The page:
by Jas Faulkner, Nashville correspondent
Kids who show a talent for the arts are often encouraged to spend time in libraries, museums and performance venues where they can enjoy first-hand experience of seeing people working in a discipline they want to follow. Young athletes can benefit from similar exposure, but accessibility to professional is sometimes problematic. While there are videos, the internet and television available to most kids, nothing replaces expert instruction and seeing the pros in action. This can be limited by geographic location, social currency of the sport in question and available resources.
Ice hockey in Middle Tennessee is an excellent case in point. Nashville has enjoyed the presence of professional teams on and off since 1965. The leagues who have had a franchise presence in Nashville have always offered their name association and resources to those who wished to create youth leagues. In the past, children in Nashville who wished to pursue ice hockey as their sport were faced with the challenges of keeping leagues alive when the city’s professional teams were disbanded or relocated, taking public interest and resources with them.
The arrival of the NHL to Nashville in the late 90s’ has given hockey an increased presence. The burgeoning social cachet the sport offers those who participate both as players and supporters has made it easier for youth hockey groups to attain sponsorship and venues, especially in the last ten years.
Support from various municipal recreation programs and underwriting from the Predators is making it easier to find venues and leagues and equipment trade networks are making the sport more affordable for most families. However, the cost of putting a child through a progression of recreational and sometimes varisty programs can still constitute a big sacrifice. Sometimes the hard choice has to be made between league participation and supporting the team that inspired a child to take up hockey in the first place.
Veteran Left Wing Steve Sullivan is only too aware of the depth of commitment it takes from both kids and parents who decide to take up ice hockey:
“I have three young boys and they’re really involved in hockey. It’s a sport that’s very demanding financially for the parents who make that commitment. ” -Steve Sullivan
To answer this growing need, Sullivan, along with Predators teammate J-P Dumont, created their own program earlier this year. “Kids Come First” provides children who might not otherwise have the opportunity a chance to attend hockey games. Both gentlemen see the project as a long-term endeavor. “We were both giving to different causes with him giving to the hospital and me giving to youth hockey. J-P and I decided that with both causes involving kids that we could team up now. Both of us plan on staying here and this is something we can do for years to come.”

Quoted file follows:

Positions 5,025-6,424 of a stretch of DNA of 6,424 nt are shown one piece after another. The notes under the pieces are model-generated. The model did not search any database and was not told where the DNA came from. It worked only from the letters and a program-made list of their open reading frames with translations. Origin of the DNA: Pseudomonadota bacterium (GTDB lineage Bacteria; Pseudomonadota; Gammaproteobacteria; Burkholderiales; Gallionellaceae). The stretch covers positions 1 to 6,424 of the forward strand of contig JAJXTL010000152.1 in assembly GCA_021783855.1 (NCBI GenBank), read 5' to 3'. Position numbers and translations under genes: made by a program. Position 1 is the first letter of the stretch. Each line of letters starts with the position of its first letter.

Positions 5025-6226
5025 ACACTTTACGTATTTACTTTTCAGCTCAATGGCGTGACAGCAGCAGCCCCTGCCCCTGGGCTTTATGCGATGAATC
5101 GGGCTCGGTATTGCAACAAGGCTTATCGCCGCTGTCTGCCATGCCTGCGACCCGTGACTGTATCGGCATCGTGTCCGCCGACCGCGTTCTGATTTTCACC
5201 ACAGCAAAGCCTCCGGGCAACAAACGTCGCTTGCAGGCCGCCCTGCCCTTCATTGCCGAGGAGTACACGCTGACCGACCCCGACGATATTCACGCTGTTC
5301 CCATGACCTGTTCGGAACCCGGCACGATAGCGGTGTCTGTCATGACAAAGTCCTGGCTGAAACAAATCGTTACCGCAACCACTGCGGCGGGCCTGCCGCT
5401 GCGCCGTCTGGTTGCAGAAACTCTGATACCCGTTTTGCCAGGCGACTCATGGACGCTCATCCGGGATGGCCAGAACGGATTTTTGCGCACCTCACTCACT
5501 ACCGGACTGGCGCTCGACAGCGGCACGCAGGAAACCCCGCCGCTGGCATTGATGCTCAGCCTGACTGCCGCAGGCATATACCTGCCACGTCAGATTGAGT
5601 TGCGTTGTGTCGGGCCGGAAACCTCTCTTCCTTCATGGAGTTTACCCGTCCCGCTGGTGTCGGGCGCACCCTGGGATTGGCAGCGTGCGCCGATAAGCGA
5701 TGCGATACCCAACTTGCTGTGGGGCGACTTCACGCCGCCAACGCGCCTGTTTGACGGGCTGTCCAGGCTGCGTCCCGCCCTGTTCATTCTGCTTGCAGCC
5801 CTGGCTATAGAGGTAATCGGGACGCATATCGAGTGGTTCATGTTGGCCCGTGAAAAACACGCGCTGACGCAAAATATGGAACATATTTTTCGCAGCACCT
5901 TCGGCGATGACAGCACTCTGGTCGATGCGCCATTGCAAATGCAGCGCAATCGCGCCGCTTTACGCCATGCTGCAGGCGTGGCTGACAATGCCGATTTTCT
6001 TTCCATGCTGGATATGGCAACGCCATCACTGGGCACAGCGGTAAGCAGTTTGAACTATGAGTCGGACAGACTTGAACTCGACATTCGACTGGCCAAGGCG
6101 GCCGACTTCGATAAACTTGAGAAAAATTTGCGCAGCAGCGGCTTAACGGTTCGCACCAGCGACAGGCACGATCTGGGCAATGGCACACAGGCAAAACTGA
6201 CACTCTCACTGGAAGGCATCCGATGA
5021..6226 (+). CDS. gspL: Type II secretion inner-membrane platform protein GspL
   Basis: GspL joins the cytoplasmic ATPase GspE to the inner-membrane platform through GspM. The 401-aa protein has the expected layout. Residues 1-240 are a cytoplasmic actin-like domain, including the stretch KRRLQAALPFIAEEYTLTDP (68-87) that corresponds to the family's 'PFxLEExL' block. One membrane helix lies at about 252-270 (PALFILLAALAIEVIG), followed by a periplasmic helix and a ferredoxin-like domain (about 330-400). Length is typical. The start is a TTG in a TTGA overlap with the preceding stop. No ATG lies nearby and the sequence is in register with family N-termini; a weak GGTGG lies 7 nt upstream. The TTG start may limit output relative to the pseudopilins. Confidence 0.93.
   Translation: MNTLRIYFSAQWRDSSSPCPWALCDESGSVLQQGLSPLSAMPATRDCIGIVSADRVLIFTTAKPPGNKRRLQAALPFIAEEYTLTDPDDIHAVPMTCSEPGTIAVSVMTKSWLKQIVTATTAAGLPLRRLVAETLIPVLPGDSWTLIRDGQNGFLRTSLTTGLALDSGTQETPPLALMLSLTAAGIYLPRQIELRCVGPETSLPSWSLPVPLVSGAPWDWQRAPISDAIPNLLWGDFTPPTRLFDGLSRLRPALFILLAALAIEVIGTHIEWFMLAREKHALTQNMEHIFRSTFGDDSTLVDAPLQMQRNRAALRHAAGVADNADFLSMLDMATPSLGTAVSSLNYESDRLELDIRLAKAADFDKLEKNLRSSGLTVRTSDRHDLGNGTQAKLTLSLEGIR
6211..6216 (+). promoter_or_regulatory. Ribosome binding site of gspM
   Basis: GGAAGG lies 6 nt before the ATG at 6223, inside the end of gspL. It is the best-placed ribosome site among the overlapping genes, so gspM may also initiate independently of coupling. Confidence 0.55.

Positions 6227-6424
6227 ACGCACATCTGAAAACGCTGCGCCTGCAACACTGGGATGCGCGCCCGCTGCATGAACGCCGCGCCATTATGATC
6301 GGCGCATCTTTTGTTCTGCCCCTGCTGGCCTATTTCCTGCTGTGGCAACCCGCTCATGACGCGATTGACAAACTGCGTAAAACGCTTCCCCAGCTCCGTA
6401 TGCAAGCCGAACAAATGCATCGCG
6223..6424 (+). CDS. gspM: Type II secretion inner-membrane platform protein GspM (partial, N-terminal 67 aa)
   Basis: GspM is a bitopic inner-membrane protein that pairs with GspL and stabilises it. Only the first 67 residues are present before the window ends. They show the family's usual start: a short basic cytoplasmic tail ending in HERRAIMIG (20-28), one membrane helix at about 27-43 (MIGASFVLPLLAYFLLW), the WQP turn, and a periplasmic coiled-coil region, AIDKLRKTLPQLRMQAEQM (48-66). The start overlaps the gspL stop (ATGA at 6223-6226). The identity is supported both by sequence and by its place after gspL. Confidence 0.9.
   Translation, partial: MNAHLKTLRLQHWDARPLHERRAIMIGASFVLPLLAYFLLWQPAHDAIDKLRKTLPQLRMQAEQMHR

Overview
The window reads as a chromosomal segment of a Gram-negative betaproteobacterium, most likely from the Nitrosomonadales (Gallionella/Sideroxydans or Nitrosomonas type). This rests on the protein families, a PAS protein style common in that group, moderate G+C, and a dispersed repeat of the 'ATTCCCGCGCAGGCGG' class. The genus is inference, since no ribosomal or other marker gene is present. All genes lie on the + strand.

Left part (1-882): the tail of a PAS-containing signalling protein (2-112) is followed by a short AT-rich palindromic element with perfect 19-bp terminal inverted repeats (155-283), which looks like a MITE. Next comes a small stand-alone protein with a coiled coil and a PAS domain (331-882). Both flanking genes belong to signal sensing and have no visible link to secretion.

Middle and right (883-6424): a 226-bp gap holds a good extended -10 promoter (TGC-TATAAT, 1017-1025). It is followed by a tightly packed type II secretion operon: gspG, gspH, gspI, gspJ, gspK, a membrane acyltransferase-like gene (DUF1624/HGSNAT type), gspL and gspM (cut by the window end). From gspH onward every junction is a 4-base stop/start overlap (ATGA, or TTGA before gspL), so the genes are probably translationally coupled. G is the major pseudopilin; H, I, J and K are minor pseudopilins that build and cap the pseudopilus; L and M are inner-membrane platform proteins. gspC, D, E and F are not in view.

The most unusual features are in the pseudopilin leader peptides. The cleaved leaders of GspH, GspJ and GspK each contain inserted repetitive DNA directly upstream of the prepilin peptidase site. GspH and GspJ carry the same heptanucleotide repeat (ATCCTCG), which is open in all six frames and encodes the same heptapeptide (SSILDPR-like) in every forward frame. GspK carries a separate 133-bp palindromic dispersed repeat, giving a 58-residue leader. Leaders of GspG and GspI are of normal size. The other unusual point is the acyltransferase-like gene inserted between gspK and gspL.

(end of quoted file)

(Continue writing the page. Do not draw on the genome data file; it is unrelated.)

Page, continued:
For Tim McAllister, director of hockey operations atA-Game Sportsplex in Franklin, Tennessee, Kids Come First has a decidedly positive impact on the program’s recipients.
“It allows our kids to have a night out together amongst teammates and coaches and helps develop new friendships and strengthens current ones.” -Tim McAllister, director of hockey operations, A-Game Sportsplex
McAllister stated that children are chosen at random to participate. There is an effort to select teams form various age groups so everyone has a chance at sitting in the suite on the nights that youth hockey is invited by KCF. Typical night at Bridgestone courtesy of Kids Come First is one that young athletes are likely to remember for some time to come. According to McAllister, players and coaches meet at Bridgestone Arena and then go to the Kids Come First Suite. “Kids have a blast in the suite and always get their picture on the Jumbotron. After the game, players and coaches are escorted downstairs where Sully, JP, and some of the other Preds meet them. They also get to see the locker room, which is always a jaw dropping experience. I always get the scoop the next time the kids come to the rink, as they are so excited to tell me about their night.”
It should be noted here that everyone involved with the programs who benefit from Kids Come First stated first and foremost that not only were they extremely grateful for the program, but the generosity from the parties involved came as no surprise.
Tim McAllister offered this apt summation of everyone’s feelings: “Sully and JP spend a tremendous amount of time being involved with various groups in the Nashville area. They are excellent role models and always, always take the time to go one step further than expected. It has been great getting to know Steve, JP, and their families over the past few years. It is just so nice to see that this is not something they have to do. This is something that they WANT to do. To give back!”
If you want to get involved, The Nashville Predators Foundation would love to hear from you! Want to keep it local? Check with your nearby professional team. Regardless of the league, nearly every pro team has a charitable foundation. The men and women who run them would appreciate your support.
This is Jas Faulkner, who is seriously considering getting a bumper sticker that reads, “Ask me about my hockey team!” I’ll see you at The ‘Plex and The ‘Stone and online at Facebook and Twitter!
Jas Faulkner is a minimally socialised writer and artist who lives and works in Nashville, Tennessee. She hearts her attitude problem.